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Know the ISTE Standards for Coaches: Digital Citizenship

By Helen Crompton
September 2, 2015
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ISTE Standards for Coaches 5: Digital citizenship

You may have heard this one before: Technology is only a tool, and it’s what we do with that tool that counts. In schools, technology is used to present miraculous opportunities, but it can also be used to do harm. For example, this year alone, there are multiple reports in the media of young students accessing pornography in class on school devices. Technology coaches are responsible for helping students and teachers become good digital citizens, which they can accomplish by modeling good habits and providing information and strategies.


To model effectively, the technology coach must first have a solid understanding of digital citizenship, which they can get by attending conferences and keeping current via their professional learning networks. They must also always model proper digital behavior. For example, every presentation the technology coach creates should correctly cite all images. This takes practice and time, but it gets easier as it becomes a habit, like putting a seat belt on in a car.

The technology coach also gives teachers information and strategies about digital citizenship so they can model good practices for their students.

Providing information and strategies

Technology coaches often come across teachers who are negative about the use of technology in schools, usually due to fears that the students will fail to use the technologies effectively and safely. But these concerns, like most fears, stem from a lack of knowledge. It’s the technology coach’s job to give teachers the information they need to ameliorate those fears.

Although conveying knowledge may seem like an easy task, teachers are often busy and unable to focus on things fully until they need it. Keeping this in mind, tech coaches do well to provide just-in-time knowledge to teachers as they need it. For example, knowing that a teacher is about to teach about different cultures of the world, the tech coach could introduce information about:

  • Ways students can be connected to other cultures using secure websites, such as ePals.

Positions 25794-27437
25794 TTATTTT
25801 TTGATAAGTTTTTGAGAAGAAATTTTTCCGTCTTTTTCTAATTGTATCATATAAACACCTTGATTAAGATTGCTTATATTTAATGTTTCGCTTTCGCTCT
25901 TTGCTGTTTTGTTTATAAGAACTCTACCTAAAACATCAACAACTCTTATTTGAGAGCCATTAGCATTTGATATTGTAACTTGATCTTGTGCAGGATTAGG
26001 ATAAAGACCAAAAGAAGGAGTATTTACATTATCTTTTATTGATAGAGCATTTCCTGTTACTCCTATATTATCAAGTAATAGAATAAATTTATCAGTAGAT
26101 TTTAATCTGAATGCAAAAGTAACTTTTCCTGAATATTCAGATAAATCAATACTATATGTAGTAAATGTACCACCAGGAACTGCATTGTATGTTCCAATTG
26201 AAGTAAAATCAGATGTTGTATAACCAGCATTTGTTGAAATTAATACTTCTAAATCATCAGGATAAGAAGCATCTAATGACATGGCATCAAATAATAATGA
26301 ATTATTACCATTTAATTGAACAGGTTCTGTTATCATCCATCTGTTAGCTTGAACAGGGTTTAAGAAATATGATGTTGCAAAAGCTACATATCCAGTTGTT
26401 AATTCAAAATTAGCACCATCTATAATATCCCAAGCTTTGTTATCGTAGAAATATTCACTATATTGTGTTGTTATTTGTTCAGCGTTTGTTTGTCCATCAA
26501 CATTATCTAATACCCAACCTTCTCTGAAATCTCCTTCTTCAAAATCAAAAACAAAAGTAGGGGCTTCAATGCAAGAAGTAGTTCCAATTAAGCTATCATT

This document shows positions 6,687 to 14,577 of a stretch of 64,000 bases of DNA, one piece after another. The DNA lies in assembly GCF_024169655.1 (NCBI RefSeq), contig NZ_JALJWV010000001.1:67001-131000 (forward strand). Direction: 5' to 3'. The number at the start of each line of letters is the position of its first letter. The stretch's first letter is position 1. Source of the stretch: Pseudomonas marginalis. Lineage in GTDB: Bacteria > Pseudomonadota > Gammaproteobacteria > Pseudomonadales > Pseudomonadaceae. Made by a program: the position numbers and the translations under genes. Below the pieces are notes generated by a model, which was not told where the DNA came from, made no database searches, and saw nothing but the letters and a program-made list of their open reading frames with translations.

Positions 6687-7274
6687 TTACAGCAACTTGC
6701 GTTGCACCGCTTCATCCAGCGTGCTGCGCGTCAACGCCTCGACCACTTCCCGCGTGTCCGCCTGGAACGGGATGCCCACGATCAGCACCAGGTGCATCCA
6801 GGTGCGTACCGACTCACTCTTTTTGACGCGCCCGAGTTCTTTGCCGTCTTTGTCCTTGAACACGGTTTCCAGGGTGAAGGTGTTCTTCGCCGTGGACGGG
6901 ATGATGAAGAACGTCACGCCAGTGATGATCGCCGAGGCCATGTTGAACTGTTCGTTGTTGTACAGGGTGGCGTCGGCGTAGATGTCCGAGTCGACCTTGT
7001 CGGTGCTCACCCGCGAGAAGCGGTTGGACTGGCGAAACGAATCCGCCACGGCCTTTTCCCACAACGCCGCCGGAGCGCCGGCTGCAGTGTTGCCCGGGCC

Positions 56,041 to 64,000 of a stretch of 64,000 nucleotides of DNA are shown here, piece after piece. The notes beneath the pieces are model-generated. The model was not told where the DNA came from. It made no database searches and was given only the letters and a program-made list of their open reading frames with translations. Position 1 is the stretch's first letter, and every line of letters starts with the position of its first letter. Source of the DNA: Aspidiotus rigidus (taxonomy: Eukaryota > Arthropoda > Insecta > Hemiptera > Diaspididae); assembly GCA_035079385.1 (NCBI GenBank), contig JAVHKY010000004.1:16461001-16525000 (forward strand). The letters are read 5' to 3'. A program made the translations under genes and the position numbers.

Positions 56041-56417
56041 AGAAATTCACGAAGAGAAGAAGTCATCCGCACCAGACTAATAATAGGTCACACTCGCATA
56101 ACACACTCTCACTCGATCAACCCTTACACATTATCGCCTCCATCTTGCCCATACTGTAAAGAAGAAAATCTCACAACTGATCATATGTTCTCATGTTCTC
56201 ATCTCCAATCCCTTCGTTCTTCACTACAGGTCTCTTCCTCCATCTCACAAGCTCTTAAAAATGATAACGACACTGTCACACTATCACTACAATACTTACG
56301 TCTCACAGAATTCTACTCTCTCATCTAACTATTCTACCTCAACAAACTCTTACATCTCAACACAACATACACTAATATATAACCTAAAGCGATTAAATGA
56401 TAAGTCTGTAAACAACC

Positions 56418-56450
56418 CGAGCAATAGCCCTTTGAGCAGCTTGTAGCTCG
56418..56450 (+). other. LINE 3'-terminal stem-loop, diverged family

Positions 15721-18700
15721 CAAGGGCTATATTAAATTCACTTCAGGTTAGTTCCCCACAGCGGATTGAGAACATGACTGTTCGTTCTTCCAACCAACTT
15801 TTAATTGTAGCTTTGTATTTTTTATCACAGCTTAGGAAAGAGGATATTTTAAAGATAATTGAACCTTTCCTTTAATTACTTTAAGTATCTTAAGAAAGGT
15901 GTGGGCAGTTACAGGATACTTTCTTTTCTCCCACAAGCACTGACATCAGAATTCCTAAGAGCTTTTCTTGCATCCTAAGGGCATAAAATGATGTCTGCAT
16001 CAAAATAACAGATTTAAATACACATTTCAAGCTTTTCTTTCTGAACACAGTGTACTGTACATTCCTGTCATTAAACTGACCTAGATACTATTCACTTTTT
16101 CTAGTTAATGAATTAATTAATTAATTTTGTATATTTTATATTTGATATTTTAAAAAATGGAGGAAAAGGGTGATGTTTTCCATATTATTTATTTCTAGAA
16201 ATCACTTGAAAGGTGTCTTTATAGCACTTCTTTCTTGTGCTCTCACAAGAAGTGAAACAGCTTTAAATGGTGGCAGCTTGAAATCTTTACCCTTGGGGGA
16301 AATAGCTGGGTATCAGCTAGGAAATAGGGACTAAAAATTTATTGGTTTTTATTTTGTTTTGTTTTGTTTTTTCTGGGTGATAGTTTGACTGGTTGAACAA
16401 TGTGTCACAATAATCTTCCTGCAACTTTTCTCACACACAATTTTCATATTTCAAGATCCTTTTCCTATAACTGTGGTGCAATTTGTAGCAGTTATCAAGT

• Digital citizenship issues to think about as students connect with other cultures.
  • What personal information to share when using websites that are not made for schools.

If the tech coach shares this information just before the class, it will be fresh in the teacher’s memory, allowing him or her to more effectively model and share it with the students. And over time these ideas and strategies become habits.

The three strategies listed in the table below represent different ways a coach could deliver and model digital citizenship information for various stakeholders, including teachers, administrators, students, parents and the wider community.

ISTE Standards-C 5: Digital Citizenship. Technology coaches model and promote digital citizenship.

Approach 1.
This technology coach feels certain the teachers know about good digital citizenship, so he or she sends a paper flyer around asking them to contact the tech coach if they need information about digital citizenship.

Approach 2.
This tech coach creates a website about digital citizenship that organizes information in areas for students, teachers and parents. The technology coach has not modeled good digital citizenship in the development of the website.

Approach 3.
This tech coach creates a website about digital citizenship that organizes information in areas for students, teachers and parents. The site includes information and strategies for those stakeholders as well as various scenarios describing how to accomplish different digital tasks safely. He or she models good digital citizenship practices throughout the website and promotes the site by placing flyers around the school as well as sending messages to parents. The site also includes a forum for parents, teachers and students to ask questions and discuss issues about digital citizenship.